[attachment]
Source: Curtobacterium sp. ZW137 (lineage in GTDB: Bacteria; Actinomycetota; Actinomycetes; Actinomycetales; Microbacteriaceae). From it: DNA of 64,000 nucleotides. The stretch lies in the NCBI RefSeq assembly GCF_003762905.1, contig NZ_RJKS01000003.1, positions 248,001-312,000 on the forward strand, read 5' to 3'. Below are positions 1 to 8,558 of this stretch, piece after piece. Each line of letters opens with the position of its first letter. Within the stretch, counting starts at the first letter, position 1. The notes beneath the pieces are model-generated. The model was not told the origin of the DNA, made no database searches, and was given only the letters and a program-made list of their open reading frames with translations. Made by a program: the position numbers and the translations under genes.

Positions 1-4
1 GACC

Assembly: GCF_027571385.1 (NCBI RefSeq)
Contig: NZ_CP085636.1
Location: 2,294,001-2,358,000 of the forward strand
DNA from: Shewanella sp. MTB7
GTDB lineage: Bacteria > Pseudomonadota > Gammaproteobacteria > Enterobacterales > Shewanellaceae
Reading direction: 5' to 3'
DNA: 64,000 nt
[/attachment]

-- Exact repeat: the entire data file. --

Source: Curtobacterium sp. ZW137 (lineage in GTDB: Bacteria; Actinomycetota; Actinomycetes; Actinomycetales; Microbacteriaceae). From it: DNA of 64,000 nucleotides. The stretch lies in the NCBI RefSeq assembly GCF_003762905.1, contig NZ_RJKS01000003.1, positions 248,001-312,000 on the forward strand, read 5' to 3'. Below are positions 1 to 8,558 of this stretch, piece after piece. Each line of letters opens with the position of its first letter. Within the stretch, counting starts at the first letter, position 1. The notes beneath the pieces are model-generated. The model was not told the origin of the DNA, made no database searches, and was given only the letters and a program-made list of their open reading frames with translations. Made by a program: the position numbers and the translations under genes.

Positions 1-4
1 GACC

Assembly: GCF_027571385.1 (NCBI RefSeq)
Contig: NZ_CP085636.1
Location: 2,294,001-2,358,000 of the forward strand
DNA from: Shewanella sp. MTB7
GTDB lineage: Bacteria > Pseudomonadota > Gammaproteobacteria > Enterobacterales > Shewanellaceae
Reading direction: 5' to 3'
DNA: 64,000 nt